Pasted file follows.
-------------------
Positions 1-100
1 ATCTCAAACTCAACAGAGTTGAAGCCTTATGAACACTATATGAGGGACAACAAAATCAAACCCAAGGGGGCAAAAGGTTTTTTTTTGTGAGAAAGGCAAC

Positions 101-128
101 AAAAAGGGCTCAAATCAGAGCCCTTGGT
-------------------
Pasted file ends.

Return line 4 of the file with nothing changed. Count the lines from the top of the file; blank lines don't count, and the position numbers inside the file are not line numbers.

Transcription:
101 AAAAAGGGCTCAAATCAGAGCCCTTGGT